Osteochondral lesions in the ankle

Most recent evidence check April 2011

As the natural history is not known for all OCD types, there is some controversy about whether any can be managed symptomatically, perhaps with rehabilitation to improve muscle strength, range of movement and proprioception, or with protection in a cast or brace.

Early series treated most low-grade lesions non-surgically and reported a reasonable number of good results. Elias (2006) reported 29 patients who had non-interventional follow-up for 10-35 months with follow-up MRIs. 13 progressed, 7 improved and 9 remained unchanged. Most of the changes would have lead to re-classification on most of the existing classification systems. All subchondral cysts improved, and bone marrow oedema improved in 7 patients, deteriorated in 10 and developed anew in 2. Ankle OA appeared dusing follow-up in 2 patients and deteriorated in 1.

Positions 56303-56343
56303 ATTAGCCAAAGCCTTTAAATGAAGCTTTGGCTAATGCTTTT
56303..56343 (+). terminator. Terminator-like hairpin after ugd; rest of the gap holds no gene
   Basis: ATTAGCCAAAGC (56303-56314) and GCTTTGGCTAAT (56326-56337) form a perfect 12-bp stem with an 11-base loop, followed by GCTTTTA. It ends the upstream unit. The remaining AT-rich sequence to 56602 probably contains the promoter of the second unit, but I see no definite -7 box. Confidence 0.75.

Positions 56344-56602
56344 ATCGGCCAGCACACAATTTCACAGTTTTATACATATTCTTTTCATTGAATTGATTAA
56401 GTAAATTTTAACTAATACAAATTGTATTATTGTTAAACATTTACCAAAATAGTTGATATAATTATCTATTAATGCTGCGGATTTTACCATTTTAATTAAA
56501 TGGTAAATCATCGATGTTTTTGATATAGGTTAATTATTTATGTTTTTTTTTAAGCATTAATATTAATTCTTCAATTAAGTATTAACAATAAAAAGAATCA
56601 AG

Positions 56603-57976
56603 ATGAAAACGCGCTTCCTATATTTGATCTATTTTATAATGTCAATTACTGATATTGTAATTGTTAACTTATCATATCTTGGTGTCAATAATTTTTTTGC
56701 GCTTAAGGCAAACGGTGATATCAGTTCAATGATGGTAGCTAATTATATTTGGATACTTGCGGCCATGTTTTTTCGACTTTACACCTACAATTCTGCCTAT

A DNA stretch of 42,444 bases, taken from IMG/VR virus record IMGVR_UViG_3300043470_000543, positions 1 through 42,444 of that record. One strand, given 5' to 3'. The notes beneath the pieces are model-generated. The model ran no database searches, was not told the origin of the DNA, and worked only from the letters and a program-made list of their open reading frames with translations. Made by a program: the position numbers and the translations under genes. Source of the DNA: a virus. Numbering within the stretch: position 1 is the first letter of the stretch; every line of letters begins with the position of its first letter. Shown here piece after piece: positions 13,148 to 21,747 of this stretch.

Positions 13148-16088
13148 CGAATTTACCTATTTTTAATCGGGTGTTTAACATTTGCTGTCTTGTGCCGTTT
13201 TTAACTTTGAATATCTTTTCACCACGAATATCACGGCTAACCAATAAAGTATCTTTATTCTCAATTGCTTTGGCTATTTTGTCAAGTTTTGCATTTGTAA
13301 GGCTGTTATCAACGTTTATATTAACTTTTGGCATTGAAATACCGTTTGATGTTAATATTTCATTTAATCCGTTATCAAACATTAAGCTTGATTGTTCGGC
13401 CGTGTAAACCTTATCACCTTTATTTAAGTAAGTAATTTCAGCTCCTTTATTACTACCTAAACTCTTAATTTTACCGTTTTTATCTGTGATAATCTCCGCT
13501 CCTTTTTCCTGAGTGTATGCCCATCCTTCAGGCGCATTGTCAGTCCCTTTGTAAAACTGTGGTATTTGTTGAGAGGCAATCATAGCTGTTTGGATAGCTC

Shearer (2002) reported satisfactory results in half of 35 ankles with chronic “stage 5” cystic lesions (Bristol stage 5), with few developing OA. Follow-up ranged from 4 months to 20 years, and only six patients opted for surgery, all within 2 years.

There have been no RCTs comparing surgical to non-surgical treatment for any grade of OCD. However, Tol (2000) conducted a systematic review of reports of treatment outcomes up to then and found that only about half of patients treated non-surgically got good results, compared with about 80% after arthroscopic treatment of various types

We therefore normally advise arthroscopic debridement for symptomatic osteochondral lesions. Occasionally patients decline surgery or have asymptomatic lesions discovered while investigating other complaints. In these situations we do not restrict activities but recommend repeat MRI after about a year.